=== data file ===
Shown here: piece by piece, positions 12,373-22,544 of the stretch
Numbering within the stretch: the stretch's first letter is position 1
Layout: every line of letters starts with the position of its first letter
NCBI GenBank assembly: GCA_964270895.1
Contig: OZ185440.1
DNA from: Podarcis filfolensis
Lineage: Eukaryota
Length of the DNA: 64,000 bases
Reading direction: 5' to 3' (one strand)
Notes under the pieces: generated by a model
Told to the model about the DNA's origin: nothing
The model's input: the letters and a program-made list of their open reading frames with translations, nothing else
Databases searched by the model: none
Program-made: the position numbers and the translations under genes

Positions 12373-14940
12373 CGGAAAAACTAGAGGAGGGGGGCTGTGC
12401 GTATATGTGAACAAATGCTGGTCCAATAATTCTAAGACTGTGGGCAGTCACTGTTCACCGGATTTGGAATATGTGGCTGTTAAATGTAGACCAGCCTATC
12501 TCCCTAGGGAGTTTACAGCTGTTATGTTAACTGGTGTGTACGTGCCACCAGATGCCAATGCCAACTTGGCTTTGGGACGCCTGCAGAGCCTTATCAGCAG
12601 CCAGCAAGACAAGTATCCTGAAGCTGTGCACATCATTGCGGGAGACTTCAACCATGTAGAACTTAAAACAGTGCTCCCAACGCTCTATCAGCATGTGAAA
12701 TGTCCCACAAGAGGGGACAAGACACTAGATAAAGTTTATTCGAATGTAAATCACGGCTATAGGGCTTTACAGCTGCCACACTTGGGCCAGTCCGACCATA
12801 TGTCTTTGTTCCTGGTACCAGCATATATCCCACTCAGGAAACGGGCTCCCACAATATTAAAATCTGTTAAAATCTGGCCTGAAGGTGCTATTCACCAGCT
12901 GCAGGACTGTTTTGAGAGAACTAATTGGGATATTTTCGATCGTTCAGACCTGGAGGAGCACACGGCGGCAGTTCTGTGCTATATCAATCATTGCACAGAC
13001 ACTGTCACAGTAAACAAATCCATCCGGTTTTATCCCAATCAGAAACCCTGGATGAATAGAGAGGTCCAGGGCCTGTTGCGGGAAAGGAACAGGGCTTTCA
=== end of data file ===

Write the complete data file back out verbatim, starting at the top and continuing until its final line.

Shown here: piece by piece, positions 12,373-22,544 of the stretch
Numbering within the stretch: the stretch's first letter is position 1
Layout: every line of letters starts with the position of its first letter
NCBI GenBank assembly: GCA_964270895.1
Contig: OZ185440.1
DNA from: Podarcis filfolensis
Lineage: Eukaryota
Length of the DNA: 64,000 bases
Reading direction: 5' to 3' (one strand)
Notes under the pieces: generated by a model
Told to the model about the DNA's origin: nothing
The model's input: the letters and a program-made list of their open reading frames with translations, nothing else
Databases searched by the model: none
Program-made: the position numbers and the translations under genes

Positions 12373-14940
12373 CGGAAAAACTAGAGGAGGGGGGCTGTGC
12401 GTATATGTGAACAAATGCTGGTCCAATAATTCTAAGACTGTGGGCAGTCACTGTTCACCGGATTTGGAATATGTGGCTGTTAAATGTAGACCAGCCTATC
12501 TCCCTAGGGAGTTTACAGCTGTTATGTTAACTGGTGTGTACGTGCCACCAGATGCCAATGCCAACTTGGCTTTGGGACGCCTGCAGAGCCTTATCAGCAG
12601 CCAGCAAGACAAGTATCCTGAAGCTGTGCACATCATTGCGGGAGACTTCAACCATGTAGAACTTAAAACAGTGCTCCCAACGCTCTATCAGCATGTGAAA
12701 TGTCCCACAAGAGGGGACAAGACACTAGATAAAGTTTATTCGAATGTAAATCACGGCTATAGGGCTTTACAGCTGCCACACTTGGGCCAGTCCGACCATA
12801 TGTCTTTGTTCCTGGTACCAGCATATATCCCACTCAGGAAACGGGCTCCCACAATATTAAAATCTGTTAAAATCTGGCCTGAAGGTGCTATTCACCAGCT
12901 GCAGGACTGTTTTGAGAGAACTAATTGGGATATTTTCGATCGTTCAGACCTGGAGGAGCACACGGCGGCAGTTCTGTGCTATATCAATCATTGCACAGAC
13001 ACTGTCACAGTAAACAAATCCATCCGGTTTTATCCCAATCAGAAACCCTGGATGAATAGAGAGGTCCAGGGCCTGTTGCGGGAAAGGAACAGGGCTTTCA